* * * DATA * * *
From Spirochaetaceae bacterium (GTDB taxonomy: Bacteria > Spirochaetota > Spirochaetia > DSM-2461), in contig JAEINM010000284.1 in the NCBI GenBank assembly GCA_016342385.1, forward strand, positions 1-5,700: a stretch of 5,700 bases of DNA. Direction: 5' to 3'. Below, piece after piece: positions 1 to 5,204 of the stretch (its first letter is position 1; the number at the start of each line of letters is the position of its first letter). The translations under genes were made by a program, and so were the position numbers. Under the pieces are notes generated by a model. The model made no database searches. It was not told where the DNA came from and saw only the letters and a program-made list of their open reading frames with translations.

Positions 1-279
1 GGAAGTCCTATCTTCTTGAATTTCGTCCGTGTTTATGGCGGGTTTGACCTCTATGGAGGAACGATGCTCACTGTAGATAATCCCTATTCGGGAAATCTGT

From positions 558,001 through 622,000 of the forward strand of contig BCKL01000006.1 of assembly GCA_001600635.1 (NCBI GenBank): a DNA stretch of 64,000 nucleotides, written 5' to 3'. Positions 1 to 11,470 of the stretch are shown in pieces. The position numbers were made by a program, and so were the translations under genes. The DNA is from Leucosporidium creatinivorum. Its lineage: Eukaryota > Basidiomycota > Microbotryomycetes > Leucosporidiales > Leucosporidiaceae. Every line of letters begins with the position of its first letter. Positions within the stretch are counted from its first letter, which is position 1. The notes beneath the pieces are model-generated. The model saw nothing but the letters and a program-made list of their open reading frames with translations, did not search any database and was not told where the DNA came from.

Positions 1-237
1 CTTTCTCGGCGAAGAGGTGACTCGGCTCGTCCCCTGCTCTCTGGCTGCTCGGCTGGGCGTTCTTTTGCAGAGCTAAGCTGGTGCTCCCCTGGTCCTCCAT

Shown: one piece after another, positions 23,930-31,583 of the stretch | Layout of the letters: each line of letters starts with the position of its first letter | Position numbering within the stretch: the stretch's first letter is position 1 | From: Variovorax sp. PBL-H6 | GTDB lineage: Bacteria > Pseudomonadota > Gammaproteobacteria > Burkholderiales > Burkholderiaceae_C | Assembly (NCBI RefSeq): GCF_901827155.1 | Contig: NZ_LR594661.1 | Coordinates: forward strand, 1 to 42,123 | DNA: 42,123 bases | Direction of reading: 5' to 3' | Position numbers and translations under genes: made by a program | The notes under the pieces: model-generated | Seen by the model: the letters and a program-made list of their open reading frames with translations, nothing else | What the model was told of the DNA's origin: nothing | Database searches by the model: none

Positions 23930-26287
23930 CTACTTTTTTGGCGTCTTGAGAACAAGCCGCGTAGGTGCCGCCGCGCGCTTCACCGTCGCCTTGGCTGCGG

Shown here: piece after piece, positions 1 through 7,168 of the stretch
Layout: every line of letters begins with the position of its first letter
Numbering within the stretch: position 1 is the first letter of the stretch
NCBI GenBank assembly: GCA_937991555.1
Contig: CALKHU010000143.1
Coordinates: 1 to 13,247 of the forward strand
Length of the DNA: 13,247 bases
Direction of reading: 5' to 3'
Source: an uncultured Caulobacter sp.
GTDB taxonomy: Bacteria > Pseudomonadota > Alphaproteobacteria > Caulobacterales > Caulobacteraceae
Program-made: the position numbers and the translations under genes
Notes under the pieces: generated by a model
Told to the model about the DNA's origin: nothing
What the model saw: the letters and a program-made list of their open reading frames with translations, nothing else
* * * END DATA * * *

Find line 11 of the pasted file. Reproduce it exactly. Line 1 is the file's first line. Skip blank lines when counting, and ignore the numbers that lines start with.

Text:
Layout: every line of letters begins with the position of its first letter